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Known Open Source Vulnerabilities Are Present In 81% Of Codebases

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Synopsys has released a report that examines the findings of over 2,400 audits of commercial and proprietary codebases resulting from merger and acquisition transactions. The report highlights trends in open source usage in commercial and proprietary applications and provides insights to help developers better understand the interconnected software ecosystem.

Security vulnerabilities, outdated or abandoned components, and licensing compliance difficulties are among the many hazards offered by unmanaged open source, according to the research. The findings highlight the reality that open source is used in every industry and is at the heart of every application produced today.

The use of out-of-date open source is still common, with vulnerable Log4j versions among them. From the perspective of operational risk and maintenance, 85 percent of the 2,097 codebases comprised open source that was more than four years old. 88 percent of the components used were not the most recent version available. A susceptible version of Log4j was found in 5% of the samples.

Open source vulnerabilities are decreasing overall, according to codebases analysed. Security and operational risk evaluations were performed on 2,097 codebases. The number of codebases harbouring high-risk open source vulnerabilities decreased even more dramatically. In comparison to last year, just 49% of audited codebases contained at least one high-risk vulnerability this year, compared to 60% last year. In addition, 81 percent of the codebases analysed had at least one known open source vulnerability, a little decrease of 3% from the findings of the OSSRA in 2021.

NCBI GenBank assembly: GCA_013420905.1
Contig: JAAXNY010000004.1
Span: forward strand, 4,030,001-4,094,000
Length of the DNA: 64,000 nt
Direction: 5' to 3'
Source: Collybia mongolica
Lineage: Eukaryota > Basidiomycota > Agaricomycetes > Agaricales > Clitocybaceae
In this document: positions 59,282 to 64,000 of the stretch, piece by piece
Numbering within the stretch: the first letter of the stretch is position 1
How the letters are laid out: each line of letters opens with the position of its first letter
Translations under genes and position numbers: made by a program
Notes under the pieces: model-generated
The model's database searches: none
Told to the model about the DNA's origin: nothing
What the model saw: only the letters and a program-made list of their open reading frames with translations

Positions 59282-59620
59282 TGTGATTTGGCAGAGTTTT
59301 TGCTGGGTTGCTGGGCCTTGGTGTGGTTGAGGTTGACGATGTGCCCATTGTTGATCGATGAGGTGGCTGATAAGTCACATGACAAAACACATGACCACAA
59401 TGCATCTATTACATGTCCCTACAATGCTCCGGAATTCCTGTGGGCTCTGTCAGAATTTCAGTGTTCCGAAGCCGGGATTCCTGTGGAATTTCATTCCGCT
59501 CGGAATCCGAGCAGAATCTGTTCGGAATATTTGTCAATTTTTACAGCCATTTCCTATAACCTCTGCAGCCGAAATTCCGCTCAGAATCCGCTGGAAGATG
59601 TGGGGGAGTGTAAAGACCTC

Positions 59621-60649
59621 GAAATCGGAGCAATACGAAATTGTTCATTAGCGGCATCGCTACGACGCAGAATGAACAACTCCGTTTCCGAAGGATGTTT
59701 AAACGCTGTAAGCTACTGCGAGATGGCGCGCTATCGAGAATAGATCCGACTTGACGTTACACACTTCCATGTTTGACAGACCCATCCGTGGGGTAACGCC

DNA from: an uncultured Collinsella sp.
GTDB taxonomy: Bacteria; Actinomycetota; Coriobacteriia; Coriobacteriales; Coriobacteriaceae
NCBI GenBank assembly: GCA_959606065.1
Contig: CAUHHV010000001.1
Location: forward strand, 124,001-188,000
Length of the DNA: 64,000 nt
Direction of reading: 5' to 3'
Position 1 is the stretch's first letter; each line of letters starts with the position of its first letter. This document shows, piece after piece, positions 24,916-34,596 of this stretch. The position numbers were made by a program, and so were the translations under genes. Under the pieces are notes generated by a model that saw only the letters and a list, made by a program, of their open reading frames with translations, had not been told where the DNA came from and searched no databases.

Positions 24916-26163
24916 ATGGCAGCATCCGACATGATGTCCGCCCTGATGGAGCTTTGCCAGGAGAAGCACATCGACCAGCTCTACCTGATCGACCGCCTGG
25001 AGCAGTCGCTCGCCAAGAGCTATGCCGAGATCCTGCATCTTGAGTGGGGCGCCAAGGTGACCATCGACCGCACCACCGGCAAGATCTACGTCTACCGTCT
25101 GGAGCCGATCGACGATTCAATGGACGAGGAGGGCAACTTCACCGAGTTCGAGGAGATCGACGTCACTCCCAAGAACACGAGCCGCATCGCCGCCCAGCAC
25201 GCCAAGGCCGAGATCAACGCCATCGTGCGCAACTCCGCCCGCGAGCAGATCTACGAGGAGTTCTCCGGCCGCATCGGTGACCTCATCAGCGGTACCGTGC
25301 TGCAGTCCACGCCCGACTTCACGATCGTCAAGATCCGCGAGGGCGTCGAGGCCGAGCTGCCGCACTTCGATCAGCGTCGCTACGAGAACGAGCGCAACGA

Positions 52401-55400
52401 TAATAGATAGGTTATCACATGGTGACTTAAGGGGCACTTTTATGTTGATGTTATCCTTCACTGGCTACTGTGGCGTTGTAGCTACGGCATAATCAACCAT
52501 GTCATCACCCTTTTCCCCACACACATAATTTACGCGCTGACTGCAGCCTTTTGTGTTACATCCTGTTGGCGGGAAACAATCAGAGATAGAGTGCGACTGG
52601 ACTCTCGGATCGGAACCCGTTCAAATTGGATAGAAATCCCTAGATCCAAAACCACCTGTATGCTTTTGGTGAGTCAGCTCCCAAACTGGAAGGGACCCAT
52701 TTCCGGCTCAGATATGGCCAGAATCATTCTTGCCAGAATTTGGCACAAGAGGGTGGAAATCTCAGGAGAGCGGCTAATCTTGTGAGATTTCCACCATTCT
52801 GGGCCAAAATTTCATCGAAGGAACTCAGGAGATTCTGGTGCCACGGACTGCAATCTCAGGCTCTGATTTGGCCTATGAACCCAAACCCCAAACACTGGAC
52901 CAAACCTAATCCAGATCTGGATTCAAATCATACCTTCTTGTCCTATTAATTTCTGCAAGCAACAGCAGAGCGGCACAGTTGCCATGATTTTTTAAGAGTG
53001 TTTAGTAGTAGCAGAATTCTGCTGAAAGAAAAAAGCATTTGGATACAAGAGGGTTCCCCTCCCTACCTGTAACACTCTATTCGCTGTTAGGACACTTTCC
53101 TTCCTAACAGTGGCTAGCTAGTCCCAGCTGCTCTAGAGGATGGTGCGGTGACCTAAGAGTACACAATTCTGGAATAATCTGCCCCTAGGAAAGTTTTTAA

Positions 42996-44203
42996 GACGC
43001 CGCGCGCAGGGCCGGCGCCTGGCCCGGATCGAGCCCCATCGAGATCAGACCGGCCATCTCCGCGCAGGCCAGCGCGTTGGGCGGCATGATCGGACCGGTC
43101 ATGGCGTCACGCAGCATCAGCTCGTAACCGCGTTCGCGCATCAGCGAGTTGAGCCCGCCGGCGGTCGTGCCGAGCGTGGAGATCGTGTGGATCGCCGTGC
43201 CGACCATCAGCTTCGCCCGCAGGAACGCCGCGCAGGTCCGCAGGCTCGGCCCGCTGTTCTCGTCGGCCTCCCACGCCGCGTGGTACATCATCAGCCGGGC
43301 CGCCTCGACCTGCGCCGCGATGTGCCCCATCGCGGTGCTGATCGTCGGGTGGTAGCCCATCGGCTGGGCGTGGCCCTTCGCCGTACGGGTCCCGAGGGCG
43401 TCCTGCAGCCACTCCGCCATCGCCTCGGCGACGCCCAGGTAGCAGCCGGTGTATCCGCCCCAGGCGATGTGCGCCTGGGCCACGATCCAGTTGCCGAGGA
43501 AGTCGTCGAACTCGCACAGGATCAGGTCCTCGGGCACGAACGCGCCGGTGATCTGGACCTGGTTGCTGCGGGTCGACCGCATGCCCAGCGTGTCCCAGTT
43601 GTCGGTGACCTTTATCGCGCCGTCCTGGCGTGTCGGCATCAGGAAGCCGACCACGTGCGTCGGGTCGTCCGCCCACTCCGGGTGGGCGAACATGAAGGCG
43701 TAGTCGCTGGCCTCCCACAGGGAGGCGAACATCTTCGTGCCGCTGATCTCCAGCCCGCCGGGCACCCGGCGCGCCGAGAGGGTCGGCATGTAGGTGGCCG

Overall, licence conflicts are lessening. Over half of the codebases—53 percent—had licence issues, a significant decline from the 65 percent in 2020. Between 2020 and 2021, specific licence conflicts lessened across the board.

Open source with no licence or a customised licence was found in 20% of the codebases analysed. Because a software licence determines the right to use it, software without one poses the question of whether or not using an open source component is permissible. Furthermore, customised open source licences may impose unfavourable conditions on the licensee and may frequently necessitate legal review for any IP concerns or other ramifications.

“Users of SCA software have focused their attention on reducing open source license issues and addressing high-risk vulnerabilities, and that effort is reflected in the decreases we saw this year in license conflicts and high-risk vulnerabilities,“ says Tim Mackey, principal security strategist with the Synopsys Cybersecurity Research Center.

“The fact remains that over half of the codebases we audited still contained license conflicts and nearly half still contained high-risk vulnerabilities. Even more troubling was that 88% of the codebases [with risk assessments] contained outdated versions of open source components with an available update or patch that was not applied.”

“There are justifiable reasons for not keeping software completely up-to-date,” Mackey continued. “But, unless an organization keeps an accurate and up-to-date inventory of the open source used in their code, an outdated component can be forgotten until it becomes vulnerable to a high-risk exploit, and then the scramble to identify where it’s being used and to update it is on. This is precisely what occurred with Log4j, and why software supply chains and Software Bill of Materials (SBOM) are such hot topics.”

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